That homeowner says he had to redo all his landscaping, but it's a frustrating situation for many people because the hogs just keep coming back.
We first met Missouri City homeowner Larry Watts a year and a half ago when unwelcome visitors kept coming on his property.
"They are back. They're back with a vengence," he said.
Once again, the feral hogs made a mess of his yard, his garden and the lillies farm his property was known for.
"They have sort of a spa across the road where they sleep during the day and then at night, they decide that we're the first place to stop in their little forage," Watts said.
It's been an ongoing problem in Sienna Plantation as the sun sets its prime time. Some homeowners have set traps right next to their house but they're never sure what they'll catch.
"It digs up our grass and everything, so we have to catch it and try to get rid of it," Sienna Plantation homeowner Jijo Abraham said. In Sienna Point, the hogs have been spotted out the front door.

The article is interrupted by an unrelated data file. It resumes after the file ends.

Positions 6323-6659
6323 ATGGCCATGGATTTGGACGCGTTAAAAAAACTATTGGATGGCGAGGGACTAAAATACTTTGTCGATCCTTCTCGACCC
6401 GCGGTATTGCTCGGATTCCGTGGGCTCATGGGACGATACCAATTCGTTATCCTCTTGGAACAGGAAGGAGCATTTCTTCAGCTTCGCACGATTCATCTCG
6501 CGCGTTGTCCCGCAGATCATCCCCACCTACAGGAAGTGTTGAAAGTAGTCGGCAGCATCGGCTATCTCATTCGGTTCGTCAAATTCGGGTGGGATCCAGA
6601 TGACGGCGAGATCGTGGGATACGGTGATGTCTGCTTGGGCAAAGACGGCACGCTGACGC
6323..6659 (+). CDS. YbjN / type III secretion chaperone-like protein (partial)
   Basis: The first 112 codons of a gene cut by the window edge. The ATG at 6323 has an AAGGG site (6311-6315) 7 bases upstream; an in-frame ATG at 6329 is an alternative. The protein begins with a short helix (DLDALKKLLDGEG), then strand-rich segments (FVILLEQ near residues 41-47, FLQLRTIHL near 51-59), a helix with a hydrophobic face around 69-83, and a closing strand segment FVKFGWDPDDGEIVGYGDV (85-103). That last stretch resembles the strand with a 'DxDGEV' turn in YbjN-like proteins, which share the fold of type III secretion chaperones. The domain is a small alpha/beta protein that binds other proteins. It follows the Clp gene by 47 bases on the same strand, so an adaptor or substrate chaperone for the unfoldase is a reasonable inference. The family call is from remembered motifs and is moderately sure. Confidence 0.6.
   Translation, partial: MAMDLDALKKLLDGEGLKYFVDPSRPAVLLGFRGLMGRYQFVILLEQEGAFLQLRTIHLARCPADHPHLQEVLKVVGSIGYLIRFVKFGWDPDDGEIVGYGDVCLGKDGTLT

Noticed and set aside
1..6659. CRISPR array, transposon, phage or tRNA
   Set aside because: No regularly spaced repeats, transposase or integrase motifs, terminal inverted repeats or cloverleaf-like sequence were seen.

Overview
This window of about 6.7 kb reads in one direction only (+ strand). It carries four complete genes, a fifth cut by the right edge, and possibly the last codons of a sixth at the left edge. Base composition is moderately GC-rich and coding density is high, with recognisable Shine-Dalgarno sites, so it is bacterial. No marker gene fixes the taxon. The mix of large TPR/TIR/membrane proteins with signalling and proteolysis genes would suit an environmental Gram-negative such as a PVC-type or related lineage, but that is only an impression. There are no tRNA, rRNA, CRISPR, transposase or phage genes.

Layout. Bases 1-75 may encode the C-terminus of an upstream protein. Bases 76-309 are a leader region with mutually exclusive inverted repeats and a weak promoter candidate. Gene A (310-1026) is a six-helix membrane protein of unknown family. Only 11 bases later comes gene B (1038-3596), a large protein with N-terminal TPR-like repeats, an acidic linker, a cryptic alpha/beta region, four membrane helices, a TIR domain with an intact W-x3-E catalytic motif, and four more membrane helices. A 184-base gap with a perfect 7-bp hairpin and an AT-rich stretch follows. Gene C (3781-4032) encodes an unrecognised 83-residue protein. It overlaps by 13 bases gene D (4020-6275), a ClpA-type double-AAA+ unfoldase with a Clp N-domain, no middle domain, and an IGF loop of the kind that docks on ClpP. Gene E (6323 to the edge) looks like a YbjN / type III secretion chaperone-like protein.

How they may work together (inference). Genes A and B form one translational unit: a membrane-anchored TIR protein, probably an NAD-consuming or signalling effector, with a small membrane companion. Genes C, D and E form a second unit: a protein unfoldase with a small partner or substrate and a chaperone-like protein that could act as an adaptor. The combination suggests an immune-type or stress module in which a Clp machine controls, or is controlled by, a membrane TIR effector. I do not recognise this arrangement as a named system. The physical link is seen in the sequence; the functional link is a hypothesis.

"They're dark, so you don't exactly what they are at first so you look at it and usually it's a family," Sienna Point homeowner Mike Crummedyo said.
The housing developments are in Missouri City. Hogs go back and forth along many private properties.
"Hunting is a no-go in the community, and there's no shooting or firearms. People have tried the bow and arrows, but again that's a form of hunting so we don't allow that in the community," Crummedyo said.
That leaves few solutions, although lights and noise can scare them off.
There have been large scale efforts by professionals to try and trap the hogs but it really hasn't made much of a dent in their population.